Complexity, intensity and spice: McCormick predicts 2011 flavor trends

By Caroline Scott-Thomas

- Last updated on GMT

Americans are looking for more complex and intense flavors and are consuming more spices than ever before, according to McCormick’s annual flavor fusion forecast.

The seasonings company said that its flavor forecast looks at emerging flavor trends that are expected to feature strongly in the food industry over the coming year. Combinations to watch out for in 2011 include roasted curry powder with wild mushrooms, ancho chile pepper with hibiscus, and thyme with stone fruits, the report said. It cites US Department of Agriculture data that show US spice consumption at more than one billion pounds a year – and growing more than three times faster than the population.

McCormick chef Larry Tong said: “Mixing and matching different tastes, textures and visual cues adds fun and energy to the basic pleasures of eating…Whether it’s the unexpected zing of hibiscus in a Latin-inspired ancho chile sauce for ribs or brisket, or a clever twist on a cheesecake tart with an herb-popcorn crust, this year’s flavors really take the taste buds to exhilarating new places.”

The top ten flavor pairings for 2011 are:

  • Fennel & Peri-Peri Sauce
  • Pickling Spice & Rice Vinegar
  • Roasted Curry Powder & Wild Mushrooms
  • Caramelized Honey & Adzuki Red Beans
  • Ancho Chile Pepper & Hibiscus
  • Thyme & Stone Fruits
  • Mustard Seed & Vermouth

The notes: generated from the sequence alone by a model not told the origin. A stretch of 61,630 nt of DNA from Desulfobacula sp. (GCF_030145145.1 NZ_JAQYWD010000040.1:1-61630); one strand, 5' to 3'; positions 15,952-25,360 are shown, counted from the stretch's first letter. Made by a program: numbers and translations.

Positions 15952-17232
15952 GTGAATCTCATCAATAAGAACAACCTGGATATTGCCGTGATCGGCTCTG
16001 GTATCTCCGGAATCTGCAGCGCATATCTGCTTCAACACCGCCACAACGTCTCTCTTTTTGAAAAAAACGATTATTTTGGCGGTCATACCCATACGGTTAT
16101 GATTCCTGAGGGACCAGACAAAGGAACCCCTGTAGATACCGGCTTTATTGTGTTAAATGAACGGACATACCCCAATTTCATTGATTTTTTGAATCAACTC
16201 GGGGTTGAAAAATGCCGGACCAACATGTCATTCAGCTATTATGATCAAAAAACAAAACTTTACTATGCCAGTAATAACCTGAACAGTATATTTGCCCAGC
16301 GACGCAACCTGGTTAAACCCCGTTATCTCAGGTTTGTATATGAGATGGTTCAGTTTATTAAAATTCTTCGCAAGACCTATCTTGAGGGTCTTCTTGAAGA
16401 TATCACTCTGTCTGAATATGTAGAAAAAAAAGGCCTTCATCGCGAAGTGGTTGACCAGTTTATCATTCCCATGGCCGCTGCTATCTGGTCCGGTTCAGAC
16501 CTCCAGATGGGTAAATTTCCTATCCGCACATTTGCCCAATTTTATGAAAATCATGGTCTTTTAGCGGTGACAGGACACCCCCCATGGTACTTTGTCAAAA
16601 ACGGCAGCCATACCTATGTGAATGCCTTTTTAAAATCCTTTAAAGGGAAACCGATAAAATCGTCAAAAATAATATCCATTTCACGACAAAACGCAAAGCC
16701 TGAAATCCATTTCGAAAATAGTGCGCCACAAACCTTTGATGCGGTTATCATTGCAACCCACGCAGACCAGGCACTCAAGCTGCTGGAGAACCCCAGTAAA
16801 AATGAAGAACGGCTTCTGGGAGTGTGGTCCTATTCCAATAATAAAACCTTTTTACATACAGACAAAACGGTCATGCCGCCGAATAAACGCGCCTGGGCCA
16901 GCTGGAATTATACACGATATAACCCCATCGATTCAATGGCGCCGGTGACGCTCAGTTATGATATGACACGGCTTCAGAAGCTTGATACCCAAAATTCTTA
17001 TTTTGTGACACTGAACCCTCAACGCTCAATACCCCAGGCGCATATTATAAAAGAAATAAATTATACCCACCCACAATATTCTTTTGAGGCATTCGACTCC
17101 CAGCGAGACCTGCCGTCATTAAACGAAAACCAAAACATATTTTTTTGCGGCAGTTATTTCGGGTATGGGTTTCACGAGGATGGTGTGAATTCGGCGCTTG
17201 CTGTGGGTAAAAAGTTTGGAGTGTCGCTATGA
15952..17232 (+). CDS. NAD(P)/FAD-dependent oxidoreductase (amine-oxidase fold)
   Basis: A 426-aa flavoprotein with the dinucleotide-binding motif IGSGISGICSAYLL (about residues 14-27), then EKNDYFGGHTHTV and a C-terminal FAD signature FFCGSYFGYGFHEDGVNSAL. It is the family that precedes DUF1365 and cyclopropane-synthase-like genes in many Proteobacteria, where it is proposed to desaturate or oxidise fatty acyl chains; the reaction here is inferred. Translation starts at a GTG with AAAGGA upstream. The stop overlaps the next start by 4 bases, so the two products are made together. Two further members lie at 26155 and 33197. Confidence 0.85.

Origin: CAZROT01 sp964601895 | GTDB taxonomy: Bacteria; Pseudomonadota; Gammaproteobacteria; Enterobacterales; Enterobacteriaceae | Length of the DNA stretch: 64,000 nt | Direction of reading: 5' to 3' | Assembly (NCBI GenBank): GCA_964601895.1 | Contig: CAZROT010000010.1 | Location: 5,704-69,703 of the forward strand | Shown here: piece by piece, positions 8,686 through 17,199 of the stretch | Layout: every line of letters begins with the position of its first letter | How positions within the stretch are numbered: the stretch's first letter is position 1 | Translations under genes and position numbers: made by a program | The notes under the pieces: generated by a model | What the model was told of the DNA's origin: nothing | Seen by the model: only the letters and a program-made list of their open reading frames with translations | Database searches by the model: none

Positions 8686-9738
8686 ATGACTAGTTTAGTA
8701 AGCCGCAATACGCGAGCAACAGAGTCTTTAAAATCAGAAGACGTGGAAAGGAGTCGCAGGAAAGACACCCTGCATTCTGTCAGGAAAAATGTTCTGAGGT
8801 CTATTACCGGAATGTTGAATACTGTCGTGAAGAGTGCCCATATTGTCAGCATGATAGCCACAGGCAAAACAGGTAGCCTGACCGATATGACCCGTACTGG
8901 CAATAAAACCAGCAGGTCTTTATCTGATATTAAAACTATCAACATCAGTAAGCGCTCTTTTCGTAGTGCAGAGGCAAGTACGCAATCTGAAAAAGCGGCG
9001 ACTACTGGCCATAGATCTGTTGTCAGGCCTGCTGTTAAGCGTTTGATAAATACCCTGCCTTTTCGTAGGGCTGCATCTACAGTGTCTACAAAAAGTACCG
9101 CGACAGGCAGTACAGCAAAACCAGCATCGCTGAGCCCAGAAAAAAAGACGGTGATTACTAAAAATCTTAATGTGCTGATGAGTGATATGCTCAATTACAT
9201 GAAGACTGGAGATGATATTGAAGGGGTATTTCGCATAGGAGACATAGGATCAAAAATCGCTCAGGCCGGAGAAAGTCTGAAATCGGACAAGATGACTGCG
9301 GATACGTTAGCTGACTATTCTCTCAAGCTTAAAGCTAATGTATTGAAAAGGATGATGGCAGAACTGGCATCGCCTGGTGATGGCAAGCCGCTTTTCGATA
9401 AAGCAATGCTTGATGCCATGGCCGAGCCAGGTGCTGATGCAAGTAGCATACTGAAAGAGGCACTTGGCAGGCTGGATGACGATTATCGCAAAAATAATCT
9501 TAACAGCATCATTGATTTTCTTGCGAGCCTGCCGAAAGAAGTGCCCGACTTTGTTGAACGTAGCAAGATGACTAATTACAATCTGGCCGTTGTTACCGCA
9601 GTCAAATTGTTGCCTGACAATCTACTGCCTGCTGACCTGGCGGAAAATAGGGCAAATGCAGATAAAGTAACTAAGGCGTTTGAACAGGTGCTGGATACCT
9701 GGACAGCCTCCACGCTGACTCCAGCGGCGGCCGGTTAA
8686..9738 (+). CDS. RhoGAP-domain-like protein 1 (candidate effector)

• Cilantro & Nut Butters
  • Herbes de Provence & Popcorn
  • Green Peppercorn & Goat’s Milk

For over a decade McCormick has released an annual trend forecast which draws on the expertise of sensory analysts, chefs, trend experts and food technologists.

Chairman, president and CEO of McCormick Alan Wilson said: “As consumers crave more flavor – in restaurants, in their kitchens and on grocery store shelves – the report serves as a catalyst for innovation in the food industry.”

Earlier this year, McCormick said it was looking to tap into the growing demand for authentic spice in the United States when it agreed to buy a 26 percent share in Eastern Condiments Private Limited, an India-based spice and seasoning business, for $35m. The company said it expected to benefit by bringing Eastern’s spices and seasonings to US food manufacturers and consumers, as well as helping Eastern participate in this growth in the US and other western markets.

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